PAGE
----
Online Program

Empowering states to deliver evidence-based disease management and health promotion programs: National outcomes and best practices

Monday, November 4, 2013 : 2:42 p.m. - 2:54 p.m.

Janet C. Frank, DrPH, UCLA Center for Health Policy Research, UCLA Fielding School of Public Health, Los Angeles, CA
Emmanuelle St. Jean, MPH, Center for Healthy Aging, National Council on Aging, Washington, D.C., DC
Christy Ann Lau, MSSW, Multicampus Program in Geriatric Medicine & Gerontology, University of California, Los Angeles, Los Angeles, CA
Michele Boutaugh, MPH, Center for Policy, Planning, and Evaluation, U.S. Administration on Aging, Atlanta, GA
Sue Lachenmayr, MPH, CHES, Resource Center, Center for Healthy Aging, National Council on Aging, Washington, DC, DC
Emily Dessem, MSW, Center for Healthy Aging, National Council on Aging, Washington
Older adults and underserved racial and ethnic minorities disproportionately experience multiple chronic conditions and other preventable health risks, such as falls. The Administration on Aging (AoA) supported two major initiatives for states to build sustainable infrastructure to deliver chronic disease self-management (CDSMP) and prevention programs, with special emphasis on reaching underserved populations. Using secondary analyses, we documented successes, challenges, accomplishments, lessons learned, and products produced. In 2006-7, the AoA's “Empowering Older People to Take More Control of Their Health Through Evidence-Based Prevention Programs” funded 24 states that delivered 21 different programs to over 136,000 people. In 2010, 47states/territories received grants from the American Recovery and Reinvestment Act (ARRA) “Communities Putting Prevention to Work”. The ARRA grantees exceeded their goals by 181% and reached almost 91,000 older adults through more than 9,500 programs. The ARRA participant reach was 22.6% African American, 17% Hispanic/Latino, 1.7% Native American, and almost 5% Asian-Pacific Islander. For both AoA initiatives, indicators of success included supportive state leadership, effective public-private partnerships, strong delivery infrastructures, centralized or coordinated logistical processes, business and sustainability planning, and ongoing quality assurance and fidelity mechanisms. The results demonstrate that synergistic approaches are needed to significantly improve the health and quality of life of older adults, particularly those with multiple chronic conditions. Furthermore, the results have helped to identify numerous strategies, including strengthening public health/aging partnerships at the national level and building states' business acumen, to support sustainable evidence-based prevention programs.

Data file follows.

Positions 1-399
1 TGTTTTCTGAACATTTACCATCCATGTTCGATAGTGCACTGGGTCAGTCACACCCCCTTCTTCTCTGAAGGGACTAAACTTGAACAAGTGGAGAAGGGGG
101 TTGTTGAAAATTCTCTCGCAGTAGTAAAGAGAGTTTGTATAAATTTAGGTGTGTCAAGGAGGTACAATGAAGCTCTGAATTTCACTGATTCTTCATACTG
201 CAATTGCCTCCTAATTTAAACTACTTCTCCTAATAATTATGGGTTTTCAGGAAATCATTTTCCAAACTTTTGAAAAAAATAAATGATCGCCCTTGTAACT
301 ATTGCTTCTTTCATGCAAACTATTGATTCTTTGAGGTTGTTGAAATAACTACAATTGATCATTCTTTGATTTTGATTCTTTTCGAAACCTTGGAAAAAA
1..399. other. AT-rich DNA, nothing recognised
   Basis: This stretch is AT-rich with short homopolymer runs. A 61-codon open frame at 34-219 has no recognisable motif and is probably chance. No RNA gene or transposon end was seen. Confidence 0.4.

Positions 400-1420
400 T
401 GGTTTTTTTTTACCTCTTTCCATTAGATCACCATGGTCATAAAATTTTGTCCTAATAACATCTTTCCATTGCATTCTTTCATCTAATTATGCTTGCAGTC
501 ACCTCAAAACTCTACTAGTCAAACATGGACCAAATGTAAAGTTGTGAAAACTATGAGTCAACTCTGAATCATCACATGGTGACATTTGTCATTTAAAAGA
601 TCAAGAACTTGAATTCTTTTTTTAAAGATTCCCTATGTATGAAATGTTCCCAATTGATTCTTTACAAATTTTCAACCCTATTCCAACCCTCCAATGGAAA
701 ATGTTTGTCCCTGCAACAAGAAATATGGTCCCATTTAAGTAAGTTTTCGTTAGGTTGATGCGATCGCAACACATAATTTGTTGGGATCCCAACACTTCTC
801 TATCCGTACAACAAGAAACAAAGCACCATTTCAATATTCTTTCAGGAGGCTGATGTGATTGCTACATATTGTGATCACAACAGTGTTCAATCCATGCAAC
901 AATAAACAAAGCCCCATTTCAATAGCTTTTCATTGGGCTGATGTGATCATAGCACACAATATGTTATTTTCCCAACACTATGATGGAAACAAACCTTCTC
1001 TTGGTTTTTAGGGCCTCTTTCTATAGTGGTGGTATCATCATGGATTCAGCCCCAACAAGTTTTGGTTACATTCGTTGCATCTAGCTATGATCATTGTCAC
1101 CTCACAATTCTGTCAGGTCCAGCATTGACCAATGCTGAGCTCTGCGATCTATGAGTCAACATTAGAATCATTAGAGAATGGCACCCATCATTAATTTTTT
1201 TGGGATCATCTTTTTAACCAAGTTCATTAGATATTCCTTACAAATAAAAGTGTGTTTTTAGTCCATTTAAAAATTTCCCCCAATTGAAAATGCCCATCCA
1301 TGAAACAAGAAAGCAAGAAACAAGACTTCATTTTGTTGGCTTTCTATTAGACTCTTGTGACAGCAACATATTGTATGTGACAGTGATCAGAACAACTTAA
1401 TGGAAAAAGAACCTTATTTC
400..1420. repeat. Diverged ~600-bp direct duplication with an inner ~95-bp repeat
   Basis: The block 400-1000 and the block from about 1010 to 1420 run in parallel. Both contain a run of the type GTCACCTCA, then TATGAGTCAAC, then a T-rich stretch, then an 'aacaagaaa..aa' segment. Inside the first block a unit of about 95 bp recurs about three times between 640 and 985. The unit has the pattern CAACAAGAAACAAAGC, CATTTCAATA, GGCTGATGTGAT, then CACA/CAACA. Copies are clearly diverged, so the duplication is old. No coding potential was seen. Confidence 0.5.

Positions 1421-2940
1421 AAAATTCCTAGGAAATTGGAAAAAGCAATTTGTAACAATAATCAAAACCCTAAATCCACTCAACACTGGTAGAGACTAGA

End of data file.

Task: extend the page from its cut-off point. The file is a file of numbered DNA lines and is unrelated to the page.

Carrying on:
Learning Areas:

Chronic disease management and prevention
Conduct evaluation related to programs, research, and other areas of practice
Implementation of health education strategies, interventions and programs
Planning of health education strategies, interventions, and programs
Public health or related education
Systems thinking models (conceptual and theoretical models), applications related to public health

Learning Objectives:
Describe key features of systems planning for implementation and sustainability of evidence-based health promotion and disease management programs Identify national outcomes and best practices from AoA-funded evidence-based health promotion and disease management programs Discuss lessons learned and strategies for replication and sustainability of evidence-based health promotion and disease management programs

Keyword(s): Aging, Evidence Based Practice

Presenting author's disclosure statement:

Qualified on the content I am responsible for because: I am a Senior Program Manager with the Center for Healthy Aging at the National Council on Aging. I provided technical assistance, guidance, and program management to state government agencies and community-based providers that are implementing evidence-based health promotion programs, including Stanford University’s Chronic Disease Self-Management Program. I have presented at numerous state and national conferences on the topics of healthy aging, evidence-based programming, and program sustainability.
Any relevant financial relationships? No

I agree to comply with the American Public Health Association Conflict of Interest and Commercial Support Guidelines, and to disclose to the participants any off-label or experimental uses of a commercial product or service discussed in my presentation.